Johannesburg - The spread of the coronavirus to South Africa will have a huge impact on travel and a negative impact on the already struggling South African economy, President Cyril Ramaphosa said on Thursday.
Ramaphosa was speaking hours after the first case of the virus, called COVID-19, was confirmed in South Africa.
"We will keep informing South Africans openly and transparently about a number of steps we will be taking because this will turn out to be a national crisis," the president said.
"It will have a huge impact on travel, and a negative impact also on our economy. It is already showing signs of having a negative impact on our tourism."
The rand weakened after news of the case, falling around 1.6 percent against the dollar as of 1500 GMT.
South Africa on Thursday confirmed its first case of coronavirus, a man who had visited Italy, and the health minister warned it would test the country's health system.
"The National Institute for Communicable Diseases confirmed that a suspected case of COVID-19 has tested positive," the health ministry said.
"The patient is a 38-year-old male who traveled to Italy with his wife. They were part of a group of 10 people and they arrived back in South Africa on March 1, 2020," it added.
The coronavirus - COVID-19, as the new strain is called - is thought to have originated in a market selling wildlife in Wuhan late last year. It has infected about 80,000 people and killed more than 3,000, mostly in China.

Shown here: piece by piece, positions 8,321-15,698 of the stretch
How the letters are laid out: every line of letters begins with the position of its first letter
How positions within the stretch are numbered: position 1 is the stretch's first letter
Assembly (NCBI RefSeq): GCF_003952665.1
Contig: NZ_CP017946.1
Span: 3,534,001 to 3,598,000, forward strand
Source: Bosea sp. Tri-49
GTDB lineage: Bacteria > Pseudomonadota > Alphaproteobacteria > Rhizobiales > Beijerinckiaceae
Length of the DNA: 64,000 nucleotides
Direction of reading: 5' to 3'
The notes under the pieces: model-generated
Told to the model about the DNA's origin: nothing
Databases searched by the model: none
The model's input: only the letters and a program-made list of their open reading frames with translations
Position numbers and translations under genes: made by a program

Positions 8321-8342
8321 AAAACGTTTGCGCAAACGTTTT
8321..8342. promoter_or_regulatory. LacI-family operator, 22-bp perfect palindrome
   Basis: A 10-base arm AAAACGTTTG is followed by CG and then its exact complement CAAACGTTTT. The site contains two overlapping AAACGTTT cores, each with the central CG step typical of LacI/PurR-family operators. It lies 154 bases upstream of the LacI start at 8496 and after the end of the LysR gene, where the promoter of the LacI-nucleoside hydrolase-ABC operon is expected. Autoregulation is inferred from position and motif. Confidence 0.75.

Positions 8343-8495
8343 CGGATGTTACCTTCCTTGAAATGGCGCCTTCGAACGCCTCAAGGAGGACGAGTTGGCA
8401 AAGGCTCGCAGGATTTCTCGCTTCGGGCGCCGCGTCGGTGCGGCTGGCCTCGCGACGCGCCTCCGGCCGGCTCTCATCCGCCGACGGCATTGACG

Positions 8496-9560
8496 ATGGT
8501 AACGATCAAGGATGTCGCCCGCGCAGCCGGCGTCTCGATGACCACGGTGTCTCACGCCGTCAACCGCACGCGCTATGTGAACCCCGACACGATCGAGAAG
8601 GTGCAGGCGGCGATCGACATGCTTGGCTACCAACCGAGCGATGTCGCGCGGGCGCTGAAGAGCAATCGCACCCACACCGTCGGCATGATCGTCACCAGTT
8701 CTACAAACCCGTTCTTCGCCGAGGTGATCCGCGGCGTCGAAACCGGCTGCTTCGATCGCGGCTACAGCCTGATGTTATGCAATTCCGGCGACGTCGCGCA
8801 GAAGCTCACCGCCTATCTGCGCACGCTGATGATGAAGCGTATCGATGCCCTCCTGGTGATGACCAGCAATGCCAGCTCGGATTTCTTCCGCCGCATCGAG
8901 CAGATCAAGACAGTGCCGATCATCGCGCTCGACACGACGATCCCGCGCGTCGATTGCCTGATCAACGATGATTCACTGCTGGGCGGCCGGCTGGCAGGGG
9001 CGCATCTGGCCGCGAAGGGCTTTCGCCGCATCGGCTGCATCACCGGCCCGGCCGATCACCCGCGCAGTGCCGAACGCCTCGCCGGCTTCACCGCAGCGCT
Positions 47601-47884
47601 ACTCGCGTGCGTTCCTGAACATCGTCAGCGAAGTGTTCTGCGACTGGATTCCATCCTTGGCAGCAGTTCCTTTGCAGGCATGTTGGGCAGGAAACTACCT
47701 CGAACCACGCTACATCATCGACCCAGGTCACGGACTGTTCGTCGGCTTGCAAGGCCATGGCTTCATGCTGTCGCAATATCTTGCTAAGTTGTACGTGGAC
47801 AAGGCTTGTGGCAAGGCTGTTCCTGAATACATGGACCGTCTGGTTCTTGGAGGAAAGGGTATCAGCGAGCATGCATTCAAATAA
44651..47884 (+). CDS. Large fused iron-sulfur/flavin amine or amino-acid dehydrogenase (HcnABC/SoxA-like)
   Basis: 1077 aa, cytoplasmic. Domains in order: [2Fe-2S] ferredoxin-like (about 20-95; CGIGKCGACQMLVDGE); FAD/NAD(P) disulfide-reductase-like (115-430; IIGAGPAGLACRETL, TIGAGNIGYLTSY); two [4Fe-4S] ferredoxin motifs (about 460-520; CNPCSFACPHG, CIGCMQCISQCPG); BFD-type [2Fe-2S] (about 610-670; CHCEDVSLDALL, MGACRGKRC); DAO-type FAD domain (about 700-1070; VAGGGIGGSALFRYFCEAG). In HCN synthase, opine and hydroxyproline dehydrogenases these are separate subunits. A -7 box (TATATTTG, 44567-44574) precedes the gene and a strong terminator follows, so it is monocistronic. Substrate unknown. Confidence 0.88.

"I think we need to be upfront about it ... Our system will be tested by the impact of coronavirus," Health Minister Zweli Mkhize told parliament.
Last week Ramaphosa ordered the repatriation of nearly 200 citizens from Wuhan. Mkhize said those citizens will be returning home in the next few days. He added that South Africa was working with the World Health Organization (WHO) and some African institutions to help diagnose the virus across the region.
The health ministry said the patient, in the eastern province of KwaZulu-Natal, had been self-isolating since Tuesday after consulting a doctor over symptoms of coughing, a sore throat, headaches and a fever.
The doctor has also self-quarantined.
The health officials said a "tracer team" had been deployed to the province together with epidemiologists and clinicians to further investigate the circumstances of the infection.